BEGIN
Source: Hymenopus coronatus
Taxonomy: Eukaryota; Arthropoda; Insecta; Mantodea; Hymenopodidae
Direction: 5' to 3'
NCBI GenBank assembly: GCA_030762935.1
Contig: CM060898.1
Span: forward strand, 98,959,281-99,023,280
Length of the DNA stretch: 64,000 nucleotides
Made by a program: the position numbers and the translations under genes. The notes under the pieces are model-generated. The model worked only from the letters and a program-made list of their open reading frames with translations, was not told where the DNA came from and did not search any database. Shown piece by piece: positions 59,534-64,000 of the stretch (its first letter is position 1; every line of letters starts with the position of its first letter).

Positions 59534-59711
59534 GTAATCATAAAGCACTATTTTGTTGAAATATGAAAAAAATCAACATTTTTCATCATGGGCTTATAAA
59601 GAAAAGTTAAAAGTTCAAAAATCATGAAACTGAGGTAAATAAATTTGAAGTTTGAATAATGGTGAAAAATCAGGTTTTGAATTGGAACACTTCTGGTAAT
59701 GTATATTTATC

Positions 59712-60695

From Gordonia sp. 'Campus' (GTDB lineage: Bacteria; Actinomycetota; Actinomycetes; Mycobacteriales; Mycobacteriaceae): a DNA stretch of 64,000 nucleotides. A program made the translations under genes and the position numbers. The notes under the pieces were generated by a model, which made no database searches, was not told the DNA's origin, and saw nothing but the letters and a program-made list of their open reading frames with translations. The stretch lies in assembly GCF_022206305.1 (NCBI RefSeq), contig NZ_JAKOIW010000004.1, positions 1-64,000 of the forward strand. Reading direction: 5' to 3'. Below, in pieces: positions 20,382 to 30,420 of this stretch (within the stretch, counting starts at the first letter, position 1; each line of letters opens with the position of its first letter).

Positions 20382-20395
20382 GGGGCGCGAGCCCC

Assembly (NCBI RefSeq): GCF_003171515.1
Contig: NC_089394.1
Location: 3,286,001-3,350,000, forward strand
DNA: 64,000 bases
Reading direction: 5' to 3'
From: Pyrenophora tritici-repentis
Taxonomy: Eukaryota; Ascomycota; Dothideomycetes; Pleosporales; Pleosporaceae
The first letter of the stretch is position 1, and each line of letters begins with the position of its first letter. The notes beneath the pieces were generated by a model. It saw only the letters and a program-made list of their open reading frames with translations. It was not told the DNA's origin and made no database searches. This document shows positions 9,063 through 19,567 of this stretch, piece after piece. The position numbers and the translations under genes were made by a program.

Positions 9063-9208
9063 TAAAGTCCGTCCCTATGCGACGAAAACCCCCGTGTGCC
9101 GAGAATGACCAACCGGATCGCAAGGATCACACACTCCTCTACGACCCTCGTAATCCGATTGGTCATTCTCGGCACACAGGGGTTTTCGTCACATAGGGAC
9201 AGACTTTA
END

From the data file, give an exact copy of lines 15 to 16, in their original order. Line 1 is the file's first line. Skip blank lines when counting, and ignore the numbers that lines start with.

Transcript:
Positions 20382-20395
20382 GGGGCGCGAGCCCC